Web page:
Digital project management is about making things happen in a digital world. The role of a digital project manager is to bring multidisciplinary teams together through effective leadership, empowerment, facilitation and communication. It’s a complex role that requires a unique skill set. The job requires an understanding from a strategic perspective of why you should do a project, what technology could be used to achieve it, what it could look like, how it could work, and importantly for clients, how much it will cost and when it could be delivered. This subject explores the emerging use of Lean and Agile mindsets for project management, where speed to market is often a priority and sustainable work practices are a given. Comparisons are made between traditional Waterfall methods of managing projects and more adaptive frameworks that support rapid product deployment. Team collaboration to deliver outcomes that solve client problems and meet market requirements is key to being agile. This is the future of project management: responsive, disruptive, nimble and customer-focused.
|Academic unit:||Faculty of Society & Design|
|Subject title:||The Digital Project Manager|
Delivery & attendance
|Prescribed resources:|| |
|[email protected] & Email:||[email protected] is the online learning environment at Bond University and is used to provide access to subject materials, lecture recordings and detailed subject information regarding the subject curriculum, assessment and timing. Both iLearn and the Student Email facility are used to provide important subject notifications. Additionally, official correspondence from the University will be forwarded to students’ Bond email account and must be monitored by the student.|
To access these services, log on to the Student Portal from the Bond University website as www.bond.edu.au
Assurance of learning
Assurance of Learning means that universities take responsibility for creating, monitoring and updating curriculum, teaching and assessment so that students graduate with the knowledge, skills and attributes they need for employability and/or further study.
At Bond University, we carefully develop subject and program outcomes to ensure that student learning in each subject contributes to the whole student experience. Students are encouraged to carefully read and consider subject and program outcomes as combined elements.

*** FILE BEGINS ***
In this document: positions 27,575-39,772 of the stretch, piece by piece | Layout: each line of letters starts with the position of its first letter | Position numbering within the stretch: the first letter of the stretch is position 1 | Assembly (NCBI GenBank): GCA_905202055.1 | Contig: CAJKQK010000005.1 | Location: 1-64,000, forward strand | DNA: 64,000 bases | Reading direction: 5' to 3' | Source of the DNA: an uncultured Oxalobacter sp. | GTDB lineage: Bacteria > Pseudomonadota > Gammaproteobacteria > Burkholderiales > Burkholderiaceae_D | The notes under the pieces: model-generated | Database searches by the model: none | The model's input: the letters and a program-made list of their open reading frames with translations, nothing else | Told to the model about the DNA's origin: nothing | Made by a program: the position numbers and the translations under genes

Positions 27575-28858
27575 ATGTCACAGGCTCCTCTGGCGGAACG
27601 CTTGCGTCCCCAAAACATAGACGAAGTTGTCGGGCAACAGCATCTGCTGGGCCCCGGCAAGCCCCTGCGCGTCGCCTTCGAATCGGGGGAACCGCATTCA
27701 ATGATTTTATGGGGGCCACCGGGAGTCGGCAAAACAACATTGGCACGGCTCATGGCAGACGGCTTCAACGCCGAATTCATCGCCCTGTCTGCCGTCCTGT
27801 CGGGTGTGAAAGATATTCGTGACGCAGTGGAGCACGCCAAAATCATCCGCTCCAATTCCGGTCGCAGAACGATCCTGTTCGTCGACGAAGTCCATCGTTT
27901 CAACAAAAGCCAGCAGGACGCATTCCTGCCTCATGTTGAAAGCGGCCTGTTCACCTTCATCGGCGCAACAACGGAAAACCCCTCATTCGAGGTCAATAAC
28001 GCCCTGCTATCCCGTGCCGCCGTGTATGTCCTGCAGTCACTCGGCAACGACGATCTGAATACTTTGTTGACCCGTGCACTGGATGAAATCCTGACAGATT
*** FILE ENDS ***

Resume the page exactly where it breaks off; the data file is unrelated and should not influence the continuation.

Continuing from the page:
Program Learning Outcomes (PLOs)
Program Learning Outcomes provide a broad and measurable set of standards that incorporate a range of knowledge and skills that will be achieved on completion of the program. If you are undertaking this subject as part of a degree program, you should refer to the relevant degree program outcomes and graduate attributes as they relate to this subject.
Subject Learning Outcomes (SLOs)
On successful completion of this subject the learner will be able to:
- Show competency in Lean and Agile mindsets for rapid product deployment
- Appreciate project team collaboration using scrums and sprints
- Apply an Agile approach on a designated IT case study
- Explore application of adaptive frameworks/tools on non-IT projects
- Discuss applications for Agile in disaster recovery or humanitarian projects
|Written Report||Assignment 1||40%||Week 6||1, 3.|
|Written Report||Assignment 2||40%||Week 11||1, 4.|
|Activity §||Class Tutorial||10%||First on-campus block||1, 2.|
|Activity §||Class Tutorial||10%||Second on-campus block||1, 5.|
- § Indicates group/teamwork-based assessment
- * Assessment timing is indicative of the week that the assessment is due or begins (where conducted over multiple weeks), and is based on the standard University academic calendar
- C = Students must reach a level of competency to successfully complete this assessment.
|High Distinction||85-100||Outstanding or exemplary performance in the following areas: interpretative ability; intellectual initiative in response to questions; mastery of the skills required by the subject, general levels of knowledge and analytic ability or clear thinking.|